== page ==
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Acclimatization of seasonal energetics in northern cardinals (Cardinalis cardinalis) through plasticity of metabolic rates and ceilings
Carrie Sgueo, Marion E. Wells, David E. Russell, Paul J. Schaeffer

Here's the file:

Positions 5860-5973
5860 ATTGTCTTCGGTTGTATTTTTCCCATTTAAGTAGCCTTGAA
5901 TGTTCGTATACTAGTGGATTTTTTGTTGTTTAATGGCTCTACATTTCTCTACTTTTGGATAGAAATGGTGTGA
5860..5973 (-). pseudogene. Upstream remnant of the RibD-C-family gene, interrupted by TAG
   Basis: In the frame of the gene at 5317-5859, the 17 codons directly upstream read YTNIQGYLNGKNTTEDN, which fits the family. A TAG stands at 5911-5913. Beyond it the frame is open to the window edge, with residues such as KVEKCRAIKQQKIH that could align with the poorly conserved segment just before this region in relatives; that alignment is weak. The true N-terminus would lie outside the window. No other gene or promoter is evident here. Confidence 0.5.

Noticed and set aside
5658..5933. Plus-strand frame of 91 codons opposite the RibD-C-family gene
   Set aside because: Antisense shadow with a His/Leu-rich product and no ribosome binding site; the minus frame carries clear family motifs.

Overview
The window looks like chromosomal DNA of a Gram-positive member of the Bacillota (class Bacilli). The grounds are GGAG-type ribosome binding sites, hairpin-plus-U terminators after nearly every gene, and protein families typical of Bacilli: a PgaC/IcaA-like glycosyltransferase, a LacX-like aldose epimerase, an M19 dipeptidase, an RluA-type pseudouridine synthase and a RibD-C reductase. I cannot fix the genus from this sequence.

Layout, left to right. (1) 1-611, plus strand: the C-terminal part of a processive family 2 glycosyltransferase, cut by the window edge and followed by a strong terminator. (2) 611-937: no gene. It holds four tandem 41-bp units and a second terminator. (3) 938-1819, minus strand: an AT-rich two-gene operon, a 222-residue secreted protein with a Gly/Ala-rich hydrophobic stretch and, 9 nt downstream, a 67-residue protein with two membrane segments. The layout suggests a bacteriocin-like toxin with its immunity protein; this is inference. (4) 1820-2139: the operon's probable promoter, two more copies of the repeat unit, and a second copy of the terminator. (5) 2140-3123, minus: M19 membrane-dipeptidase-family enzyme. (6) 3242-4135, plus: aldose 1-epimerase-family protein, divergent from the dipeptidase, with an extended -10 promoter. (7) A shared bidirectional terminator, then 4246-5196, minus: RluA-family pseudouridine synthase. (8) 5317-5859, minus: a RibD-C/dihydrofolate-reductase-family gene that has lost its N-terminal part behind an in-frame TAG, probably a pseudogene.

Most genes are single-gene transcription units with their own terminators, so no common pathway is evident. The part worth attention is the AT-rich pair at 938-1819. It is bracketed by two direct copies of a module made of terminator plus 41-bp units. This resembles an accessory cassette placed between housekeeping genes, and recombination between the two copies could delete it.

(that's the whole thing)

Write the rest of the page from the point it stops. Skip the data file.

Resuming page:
Northern cardinals (Cardinalis cardinalis) are faced with energetically expensive seasonal challenges that must be met to ensure survival, including thermoregulation in winter and reproductive activities in summer. Contrary to predictions of life history theory that suggest breeding metabolic rate should be the apex of energetic effort, winter metabolism exceeds that during breeding in several temperate resident bird species. By examining whole-animal, tissue and cellular function, we ask whether seasonal acclimatization is accomplished by coordinated phenotypic plasticity of metabolic systems. We measured summit metabolism (O2,sum), daily energy expenditure (DEE) and muscle oxidative capacity under both winter (December to January) and breeding (May to June) conditions. We hypothesize that: (1) rates of energy utilization will be highest in the winter, contrary to predictions based on life history theory, and (2) acclimatization of metabolism will occur at multiple levels of organization such that birds operate with a similar metabolic ceiling during different seasons. We measured field metabolic rates using heart rate telemetry and report the first daily patterns in avian field metabolic rate. Patterns of daily energy use differed seasonally, primarily as birds maintain high metabolic rates throughout the winter daylight hours. We found that DEE and O2,sum were significantly greater and DEE occurred at a higher fraction of maximum metabolic capacity during winter, indicating an elevation of the metabolic ceiling. Surprisingly, there were no significant differences in mass or oxidative capacity of skeletal muscle. These data, highlighting the importance of examining energetic responses to seasonal challenges at multiple levels, clearly reject life history predictions that breeding is the primary energetic challenge for temperate zone residents. Further, they indicate that metabolic ceilings are seasonally flexible as metabolic effort during winter thermoregulation exceeds that of breeding.


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